Flanders Preview: Steve Bauer Remembers
Classic’s Season is upon us, that time of year whan a young man’s fancy turns to wind, rain, cobblestones, mud, and some of the best pedal-hammering, gear crunching, chain-snapping action you could hope for! Yowza Sports Fans! The 87th Tour of Flanders runs this Sunday, but it’s so much more than a single day race – legends are born, great battles fought, history is made… We talked to former Classics star Steve Bauer, about what makes this race so special…
RP – What makes Flanders such a special Classic?
SB – Overall I see each of the Spring “Classics” as special because of the historic routes they trace. Every race, has nostalgic sections of the race course, whether, it’s a particularly unique cobbled climb or sector or a tough climb just in the right distance from the finish to make the race happen. All one day races, they lend themselves to certain individuals or racers that key themselves up for a particular day.
Tour of Flanders was one of my favorites. It was close to home (Gullegem, Flanders) and during my career it was always a top priority for me in the spring. Rain, shine, wind or otherwise the Flemish line the climbs adding fabulous atmosphere to the race. It was the type of race you needed to excel at the battle for position before the cobbled climbs. I really liked the narrow roads and the bike handling skills required to stay in front. Flanders and Roubaix are almost identical in this regard. The whole deal is that once you get to the front you have to stay there, climb after climb. Only the best guys in form make it. I found no matter what condition I had, I could battle to the fore, but only if the legs were really good could I stay there for long. Flanders never fails to deliver an exciting suspenseful race. I remember that in 86, my front tire was first on the fabled Koppenberg (before its renovation) which Graham Watson caught on film.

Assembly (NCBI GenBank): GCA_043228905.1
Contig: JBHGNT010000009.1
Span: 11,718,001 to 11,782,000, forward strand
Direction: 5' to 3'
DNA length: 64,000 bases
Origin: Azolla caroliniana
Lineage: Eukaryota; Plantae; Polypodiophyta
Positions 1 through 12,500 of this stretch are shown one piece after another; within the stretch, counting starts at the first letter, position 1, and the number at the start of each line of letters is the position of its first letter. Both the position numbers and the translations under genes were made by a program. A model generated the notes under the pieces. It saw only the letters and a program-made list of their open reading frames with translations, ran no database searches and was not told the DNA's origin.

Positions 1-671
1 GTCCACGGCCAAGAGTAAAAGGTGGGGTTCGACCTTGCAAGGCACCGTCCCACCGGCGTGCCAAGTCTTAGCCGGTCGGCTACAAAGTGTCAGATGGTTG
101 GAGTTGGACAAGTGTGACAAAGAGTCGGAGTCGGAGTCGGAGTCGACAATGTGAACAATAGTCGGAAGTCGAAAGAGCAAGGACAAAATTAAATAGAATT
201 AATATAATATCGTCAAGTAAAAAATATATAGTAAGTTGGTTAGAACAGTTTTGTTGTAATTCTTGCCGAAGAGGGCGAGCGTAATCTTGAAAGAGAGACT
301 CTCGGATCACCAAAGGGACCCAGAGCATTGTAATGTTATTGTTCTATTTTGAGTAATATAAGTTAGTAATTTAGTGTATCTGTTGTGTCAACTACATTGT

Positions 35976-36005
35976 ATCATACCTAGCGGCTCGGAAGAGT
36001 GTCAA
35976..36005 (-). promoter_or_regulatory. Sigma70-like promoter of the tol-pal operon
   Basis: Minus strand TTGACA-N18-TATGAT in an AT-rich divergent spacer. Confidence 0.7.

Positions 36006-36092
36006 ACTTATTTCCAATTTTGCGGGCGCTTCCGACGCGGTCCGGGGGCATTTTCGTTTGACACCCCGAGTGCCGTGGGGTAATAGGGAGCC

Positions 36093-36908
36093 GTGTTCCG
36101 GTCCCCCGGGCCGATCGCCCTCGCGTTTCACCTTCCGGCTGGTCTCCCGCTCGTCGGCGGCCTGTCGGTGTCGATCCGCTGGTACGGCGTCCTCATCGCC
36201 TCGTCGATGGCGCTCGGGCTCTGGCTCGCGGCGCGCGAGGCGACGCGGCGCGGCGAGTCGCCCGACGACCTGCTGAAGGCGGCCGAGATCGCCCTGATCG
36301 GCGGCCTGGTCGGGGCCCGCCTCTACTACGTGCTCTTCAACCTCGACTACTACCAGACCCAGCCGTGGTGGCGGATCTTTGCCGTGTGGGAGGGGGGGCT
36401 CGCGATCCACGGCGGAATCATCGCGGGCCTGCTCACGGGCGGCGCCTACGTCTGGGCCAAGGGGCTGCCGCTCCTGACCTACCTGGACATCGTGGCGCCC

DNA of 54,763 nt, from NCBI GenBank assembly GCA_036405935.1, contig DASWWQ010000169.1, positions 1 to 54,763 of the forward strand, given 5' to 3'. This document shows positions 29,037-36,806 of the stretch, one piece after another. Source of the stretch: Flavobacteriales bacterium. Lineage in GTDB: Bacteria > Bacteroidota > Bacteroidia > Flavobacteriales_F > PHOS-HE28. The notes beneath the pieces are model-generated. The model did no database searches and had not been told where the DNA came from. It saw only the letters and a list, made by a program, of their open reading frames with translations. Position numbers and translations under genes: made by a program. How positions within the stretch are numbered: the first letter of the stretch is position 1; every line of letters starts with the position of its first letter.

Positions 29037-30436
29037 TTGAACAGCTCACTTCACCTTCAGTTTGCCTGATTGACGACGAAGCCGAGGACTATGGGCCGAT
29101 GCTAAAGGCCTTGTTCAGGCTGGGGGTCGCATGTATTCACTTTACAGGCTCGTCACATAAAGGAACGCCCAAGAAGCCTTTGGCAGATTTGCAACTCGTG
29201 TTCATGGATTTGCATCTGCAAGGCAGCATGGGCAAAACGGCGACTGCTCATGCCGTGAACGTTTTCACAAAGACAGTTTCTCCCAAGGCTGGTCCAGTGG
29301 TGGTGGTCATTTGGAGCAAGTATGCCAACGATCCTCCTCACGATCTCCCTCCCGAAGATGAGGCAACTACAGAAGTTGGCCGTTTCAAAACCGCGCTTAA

In the same year I went solo, attacking Eddy Planckeart on the Muur de Gerrardsbergen. That was quite a feeling as a second year pro, giving it full stick, on the road to Ninove. The race from behind, was just too strong to hold ‘em off. I was caught at 3 kms to go by Sean Kelly, and Adri Van de Poel after battling a tough, tough headwind even though my teammate Greg Lemond was doing his best work to try to keep them in control. It was a really great memory of Tour de Flanders for sure. I left my sprint legs on the ground by the solo effort finishing 4th.
RP- How do you think the Spring Classics are different from a riders’ perspective today versus when you were racing?
SB – My guess is that these races haven’t really changed that much. The classics seem to be as prestigious as ever. I just hope that they can be preserved in their essence and continue to provide the best professional road racing challenge for years and years. One concern in particular is the preservation of the cobblestone roads. With these monuments in both Flanders and Roubaix these classics would lose their future.
Stay tuned to PezCycling News all week long for more insider previews of the Tour of Flanders.
Steve now runs his own bike touring company. Check out his website www.stevebauer.com for tour details.
See more of Graham Watson’s great photos at his website GrahamWatson.com